Construction Still a Pain in the Wallet
As the single-family housing market began to tank last year, many developers expected construction costs for apartments to drop.
Low-Cost Housing a Challenge for Midwest Developers
Familiar local issues combined with recent changes to federal programs are making the Midwest affordable housing markets more challenging for area developers.
The Supportive Housing Boom
BROOKLYN, N.Y.—A developer here is doing something smart: Adding supportive-housing units to an affordable housing property. Thanks to state incentives, this move is helping to offset development costs.
Rehabbing existing properties and building more rural and workforce housing have become prime concerns of developers in Texas and other South Central states.
More than 80 affordable housing experts will bring their extensive expertise and knowledge to the table at AHF Live: The 2007 Tax Credit Developers’ Summit, to be held Oct. 24-26 in Chicago.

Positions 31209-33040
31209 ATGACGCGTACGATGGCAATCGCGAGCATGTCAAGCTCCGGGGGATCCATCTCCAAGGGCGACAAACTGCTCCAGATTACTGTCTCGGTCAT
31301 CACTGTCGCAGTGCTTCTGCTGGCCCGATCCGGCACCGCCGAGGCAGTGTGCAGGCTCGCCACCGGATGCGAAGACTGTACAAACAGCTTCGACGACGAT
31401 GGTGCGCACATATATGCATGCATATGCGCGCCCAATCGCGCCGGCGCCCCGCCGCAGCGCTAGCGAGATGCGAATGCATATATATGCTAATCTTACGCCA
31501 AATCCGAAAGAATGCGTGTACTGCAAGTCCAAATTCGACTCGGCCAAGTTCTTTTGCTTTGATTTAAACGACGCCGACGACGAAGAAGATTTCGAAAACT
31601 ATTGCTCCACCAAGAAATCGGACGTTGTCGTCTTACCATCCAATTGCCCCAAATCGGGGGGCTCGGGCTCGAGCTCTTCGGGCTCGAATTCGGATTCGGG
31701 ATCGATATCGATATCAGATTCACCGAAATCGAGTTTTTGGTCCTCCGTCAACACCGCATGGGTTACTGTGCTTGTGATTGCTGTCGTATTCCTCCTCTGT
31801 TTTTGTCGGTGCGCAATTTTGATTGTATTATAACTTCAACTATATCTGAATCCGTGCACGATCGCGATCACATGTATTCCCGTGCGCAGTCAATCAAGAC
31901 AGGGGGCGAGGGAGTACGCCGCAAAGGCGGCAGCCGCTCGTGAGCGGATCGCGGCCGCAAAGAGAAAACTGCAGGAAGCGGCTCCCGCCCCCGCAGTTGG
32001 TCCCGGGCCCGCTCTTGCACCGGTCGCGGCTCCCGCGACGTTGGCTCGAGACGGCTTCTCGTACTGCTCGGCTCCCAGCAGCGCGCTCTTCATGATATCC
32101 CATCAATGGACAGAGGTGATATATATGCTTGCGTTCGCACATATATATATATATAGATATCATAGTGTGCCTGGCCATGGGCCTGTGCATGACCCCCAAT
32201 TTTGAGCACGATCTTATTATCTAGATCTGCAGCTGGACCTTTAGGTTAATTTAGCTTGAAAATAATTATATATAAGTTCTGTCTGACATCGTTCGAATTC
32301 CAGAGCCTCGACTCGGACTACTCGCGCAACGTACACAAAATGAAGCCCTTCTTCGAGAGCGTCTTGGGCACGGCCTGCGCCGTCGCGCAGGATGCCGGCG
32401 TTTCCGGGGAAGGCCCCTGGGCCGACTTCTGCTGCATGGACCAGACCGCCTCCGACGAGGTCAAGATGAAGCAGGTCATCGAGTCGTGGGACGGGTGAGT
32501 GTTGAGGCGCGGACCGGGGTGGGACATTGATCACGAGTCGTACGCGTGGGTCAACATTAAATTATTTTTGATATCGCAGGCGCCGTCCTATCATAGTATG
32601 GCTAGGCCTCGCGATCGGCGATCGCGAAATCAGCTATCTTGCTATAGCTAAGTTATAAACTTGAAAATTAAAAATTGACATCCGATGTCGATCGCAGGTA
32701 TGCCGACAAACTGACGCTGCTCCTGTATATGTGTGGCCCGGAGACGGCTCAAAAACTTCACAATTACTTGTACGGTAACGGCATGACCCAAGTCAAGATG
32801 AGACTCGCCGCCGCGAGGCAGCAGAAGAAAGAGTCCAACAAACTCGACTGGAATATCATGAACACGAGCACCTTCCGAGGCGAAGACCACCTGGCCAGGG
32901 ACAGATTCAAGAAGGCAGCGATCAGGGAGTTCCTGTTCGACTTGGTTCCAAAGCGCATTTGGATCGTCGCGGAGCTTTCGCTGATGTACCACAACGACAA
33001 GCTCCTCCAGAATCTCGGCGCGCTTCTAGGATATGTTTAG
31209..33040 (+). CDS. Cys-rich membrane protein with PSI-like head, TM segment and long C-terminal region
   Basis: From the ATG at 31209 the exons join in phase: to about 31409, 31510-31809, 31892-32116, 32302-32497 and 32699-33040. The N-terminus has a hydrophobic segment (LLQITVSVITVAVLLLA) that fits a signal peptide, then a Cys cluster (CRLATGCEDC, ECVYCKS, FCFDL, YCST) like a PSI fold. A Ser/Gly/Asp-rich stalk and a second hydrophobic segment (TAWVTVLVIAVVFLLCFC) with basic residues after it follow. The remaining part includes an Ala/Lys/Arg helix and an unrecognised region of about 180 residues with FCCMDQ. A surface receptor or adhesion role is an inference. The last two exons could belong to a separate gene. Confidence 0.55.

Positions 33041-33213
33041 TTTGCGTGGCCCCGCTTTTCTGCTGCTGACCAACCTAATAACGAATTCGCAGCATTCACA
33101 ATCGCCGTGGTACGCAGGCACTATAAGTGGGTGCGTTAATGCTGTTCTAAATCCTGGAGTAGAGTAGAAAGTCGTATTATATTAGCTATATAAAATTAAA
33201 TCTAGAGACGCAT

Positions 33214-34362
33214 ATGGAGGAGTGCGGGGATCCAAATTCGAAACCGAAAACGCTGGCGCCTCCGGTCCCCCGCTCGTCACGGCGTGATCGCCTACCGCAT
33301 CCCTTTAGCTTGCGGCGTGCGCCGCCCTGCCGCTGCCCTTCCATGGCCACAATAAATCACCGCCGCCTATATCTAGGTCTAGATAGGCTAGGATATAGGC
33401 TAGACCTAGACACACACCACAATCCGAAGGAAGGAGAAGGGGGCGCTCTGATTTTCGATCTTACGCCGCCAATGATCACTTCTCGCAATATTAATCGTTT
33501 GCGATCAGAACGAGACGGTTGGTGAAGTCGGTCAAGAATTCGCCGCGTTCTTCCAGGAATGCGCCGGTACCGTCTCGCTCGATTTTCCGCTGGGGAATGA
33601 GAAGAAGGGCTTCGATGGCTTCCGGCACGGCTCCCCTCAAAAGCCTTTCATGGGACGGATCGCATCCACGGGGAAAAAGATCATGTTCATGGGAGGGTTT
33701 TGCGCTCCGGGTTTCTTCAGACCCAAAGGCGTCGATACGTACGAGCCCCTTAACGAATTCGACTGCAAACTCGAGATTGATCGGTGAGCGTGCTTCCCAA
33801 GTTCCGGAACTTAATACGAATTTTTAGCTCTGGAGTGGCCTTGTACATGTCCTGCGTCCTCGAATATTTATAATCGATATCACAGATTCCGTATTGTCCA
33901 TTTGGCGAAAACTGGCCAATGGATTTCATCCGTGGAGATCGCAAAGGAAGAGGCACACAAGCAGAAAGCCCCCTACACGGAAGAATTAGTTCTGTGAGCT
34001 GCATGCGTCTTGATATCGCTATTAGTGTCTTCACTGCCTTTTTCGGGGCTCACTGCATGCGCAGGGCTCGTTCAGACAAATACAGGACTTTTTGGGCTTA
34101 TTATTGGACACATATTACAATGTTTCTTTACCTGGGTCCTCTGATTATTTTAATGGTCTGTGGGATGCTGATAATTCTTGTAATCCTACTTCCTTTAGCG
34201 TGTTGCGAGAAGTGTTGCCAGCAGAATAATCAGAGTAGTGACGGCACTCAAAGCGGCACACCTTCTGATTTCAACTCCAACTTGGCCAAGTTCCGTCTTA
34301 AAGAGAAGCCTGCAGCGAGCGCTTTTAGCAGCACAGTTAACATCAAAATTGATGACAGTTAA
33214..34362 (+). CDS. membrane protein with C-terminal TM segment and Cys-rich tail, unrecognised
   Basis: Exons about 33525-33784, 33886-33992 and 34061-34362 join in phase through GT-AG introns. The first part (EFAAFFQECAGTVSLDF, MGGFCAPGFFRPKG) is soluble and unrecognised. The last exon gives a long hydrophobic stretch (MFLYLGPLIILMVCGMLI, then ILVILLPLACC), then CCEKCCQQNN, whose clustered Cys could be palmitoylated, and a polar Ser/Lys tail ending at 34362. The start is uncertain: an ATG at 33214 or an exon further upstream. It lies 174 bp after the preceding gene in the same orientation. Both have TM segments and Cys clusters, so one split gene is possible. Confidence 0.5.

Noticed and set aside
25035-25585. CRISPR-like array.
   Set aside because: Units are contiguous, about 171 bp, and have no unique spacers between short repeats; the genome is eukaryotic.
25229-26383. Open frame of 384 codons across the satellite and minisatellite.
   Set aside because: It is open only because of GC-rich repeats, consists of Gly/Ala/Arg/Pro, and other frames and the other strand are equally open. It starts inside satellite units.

The Case for Building Green
or years, many developers thought of “green” and “affordable” as incompatible.
It Takes a Village
WILMINGTON, DE. - The Eastlake neighborhood was known as “the Bucket.”
Developers Reveal the Costs of DoingBusiness
Most affordable housing owners and developers expect construction costs to increase between 0 percent and 9 percent, longterm permanent loan rates to remain flat, and low-income housing tax credits (LIHTCs) to fetch an average price of about 94 cents per dollar of credit this year.
Three’s a Charm
On July 23, 2006, The Miami Herald dropped a bombshell.
Affordable Housing Alchemy
Developers across the country face fierce competition for 9 percent low-income housing tax credits (LIHTCs), with 19 states last year reporting that demand for the credits was more than twice the supply, data gathered by AFFORDABLE HOUSING FINANCE shows.